In order for cryptocurrencies to gain widespread public acceptance as something other than a pure investment vehicle, the process for making payments or transfers must be convenient, straightforward, and easy to do. Trust and confidence can only come from this triad of sorts, and the Foundation for Interwallet Operability (FIO), a concerned group within the crypto community, understands this issue fully and has as its mission to improve upon the usability of cryptos. Up to now, even those users that have been around the crypto space for some time have considered usability to be far from perfect.
David Gold is the founder of the group, and in a recent interview, he offered up a few insights gained in his latest survey on crypto usability. Over two hundred individuals were surveyed, broken into two groups – people who have held positions in cryptos for a minimum of three years, and those that have not. Mr. Gold’s conclusion:
There are a lot of usability issues that have to be dramatically improved if crypto ever is going to achieve its potential of enabling the seamless movement of decentralized value and doing for the movement of value what the world wide web has done for the movement of information.
A few of the survey results:
- Almost three-quarters of respondents (73%) sent a few payment or transfer transactions during 2018.
- Most crypto users “feel their hearts skip a beat when they press send on that Bitcoin payment.”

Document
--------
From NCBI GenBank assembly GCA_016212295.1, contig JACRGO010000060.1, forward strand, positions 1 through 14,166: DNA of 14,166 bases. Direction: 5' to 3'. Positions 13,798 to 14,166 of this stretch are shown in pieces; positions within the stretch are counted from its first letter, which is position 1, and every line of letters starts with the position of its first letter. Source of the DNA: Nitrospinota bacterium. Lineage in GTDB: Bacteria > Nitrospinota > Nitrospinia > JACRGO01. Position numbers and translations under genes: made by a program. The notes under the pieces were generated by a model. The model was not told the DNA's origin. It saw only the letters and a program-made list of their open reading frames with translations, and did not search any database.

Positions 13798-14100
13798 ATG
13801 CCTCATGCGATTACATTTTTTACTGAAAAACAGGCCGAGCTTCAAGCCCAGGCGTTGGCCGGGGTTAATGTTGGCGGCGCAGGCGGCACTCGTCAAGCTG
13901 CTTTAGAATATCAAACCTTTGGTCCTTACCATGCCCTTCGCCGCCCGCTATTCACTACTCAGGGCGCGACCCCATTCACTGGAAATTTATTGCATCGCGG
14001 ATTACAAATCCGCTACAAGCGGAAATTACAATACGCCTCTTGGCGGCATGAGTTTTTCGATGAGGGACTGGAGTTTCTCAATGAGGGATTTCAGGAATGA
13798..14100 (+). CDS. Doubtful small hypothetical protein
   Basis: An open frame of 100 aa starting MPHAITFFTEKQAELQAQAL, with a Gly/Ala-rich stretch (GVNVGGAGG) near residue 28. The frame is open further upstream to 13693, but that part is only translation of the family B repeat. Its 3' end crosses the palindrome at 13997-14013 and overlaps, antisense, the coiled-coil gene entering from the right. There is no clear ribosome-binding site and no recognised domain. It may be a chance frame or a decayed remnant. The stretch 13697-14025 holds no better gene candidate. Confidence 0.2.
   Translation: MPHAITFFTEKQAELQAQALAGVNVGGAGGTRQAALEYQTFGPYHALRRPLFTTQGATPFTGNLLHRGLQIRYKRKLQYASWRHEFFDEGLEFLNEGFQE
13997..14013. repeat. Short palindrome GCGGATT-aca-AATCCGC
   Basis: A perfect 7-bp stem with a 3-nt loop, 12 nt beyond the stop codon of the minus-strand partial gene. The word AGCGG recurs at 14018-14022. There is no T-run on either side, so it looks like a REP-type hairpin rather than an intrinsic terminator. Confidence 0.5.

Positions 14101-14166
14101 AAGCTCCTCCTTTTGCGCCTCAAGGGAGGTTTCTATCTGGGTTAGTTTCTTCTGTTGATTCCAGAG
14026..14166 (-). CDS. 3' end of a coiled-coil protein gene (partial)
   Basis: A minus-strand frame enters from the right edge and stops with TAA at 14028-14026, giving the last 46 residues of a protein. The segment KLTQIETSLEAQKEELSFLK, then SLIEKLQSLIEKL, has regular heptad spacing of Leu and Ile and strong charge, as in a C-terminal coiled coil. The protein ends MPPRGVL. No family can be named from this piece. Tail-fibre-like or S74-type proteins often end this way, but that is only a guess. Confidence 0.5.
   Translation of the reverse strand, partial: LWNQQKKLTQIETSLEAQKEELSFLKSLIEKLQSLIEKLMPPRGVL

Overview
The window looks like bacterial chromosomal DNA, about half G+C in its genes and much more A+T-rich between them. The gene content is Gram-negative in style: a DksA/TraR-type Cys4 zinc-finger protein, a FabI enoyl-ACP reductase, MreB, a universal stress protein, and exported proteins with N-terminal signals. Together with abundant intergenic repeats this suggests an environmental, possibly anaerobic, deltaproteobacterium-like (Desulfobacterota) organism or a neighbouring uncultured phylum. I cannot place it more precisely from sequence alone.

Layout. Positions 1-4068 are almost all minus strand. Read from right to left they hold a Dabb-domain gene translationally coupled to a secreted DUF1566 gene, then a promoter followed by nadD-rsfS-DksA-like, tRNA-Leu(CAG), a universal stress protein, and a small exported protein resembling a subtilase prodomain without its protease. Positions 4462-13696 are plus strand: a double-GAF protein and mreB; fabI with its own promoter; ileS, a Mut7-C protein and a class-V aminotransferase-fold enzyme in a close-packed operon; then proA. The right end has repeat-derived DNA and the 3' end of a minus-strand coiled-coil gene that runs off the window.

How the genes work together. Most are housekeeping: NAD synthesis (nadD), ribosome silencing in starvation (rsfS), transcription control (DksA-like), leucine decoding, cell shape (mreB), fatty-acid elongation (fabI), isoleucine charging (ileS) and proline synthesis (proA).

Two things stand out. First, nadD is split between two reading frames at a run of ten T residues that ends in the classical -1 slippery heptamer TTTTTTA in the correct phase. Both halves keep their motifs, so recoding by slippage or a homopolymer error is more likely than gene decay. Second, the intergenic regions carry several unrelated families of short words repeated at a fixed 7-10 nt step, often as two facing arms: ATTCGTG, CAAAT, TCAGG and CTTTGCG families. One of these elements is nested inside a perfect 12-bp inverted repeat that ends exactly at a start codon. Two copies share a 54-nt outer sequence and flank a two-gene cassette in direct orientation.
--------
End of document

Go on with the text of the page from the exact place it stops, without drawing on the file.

- Most crypto users described their experience as “cautiously optimistic” after sending a payment, but only one-quarter of the group felt “very comfortable.”
- 60% of newer users failed to answer “very comfortable” after sending a crypto payment.
- Most crypto users said, “They experienced problems when sending Bitcoin or another asset to someone else.”
- 20% of users actually had a problem severe enough to prevent the successful completion of the transaction.
- As for general usage, only 11% of those polled claimed to have averaged at least one transaction a week. The majority of users, however, rarely used crypto at all.
The overriding current concern is that crypto addresses are overly confusing. As Gold points out, for crypto to work, it must be easier that other payment methods. PayPal, for example, requires a simple email address to be successful, as opposed to complicated bank routing and transit information.
FIO has worked with wallet manufactures to develop a protocol that relies upon solving the address problem at a wallet level: “Users can generate payment requests, based on the wallet software instead of the blockchain itself, so the sender is confident that the funds are properly routed.” Wallet firms like Binance’s Trust Wallet, Coinomi, and Edge Wallet are FIO members.
The issue can only get worse over time, unless a workable solution that applies equally well to all blockchains is developed. Gold’s closing remarks:
If these things don’t get changed, people are not going to be buying coffee with crypto. It’s got to be actually better than sending fiat. It’s got to be easier, safer, and more comfortable than sending fiat. Because these are immutable transactions, right?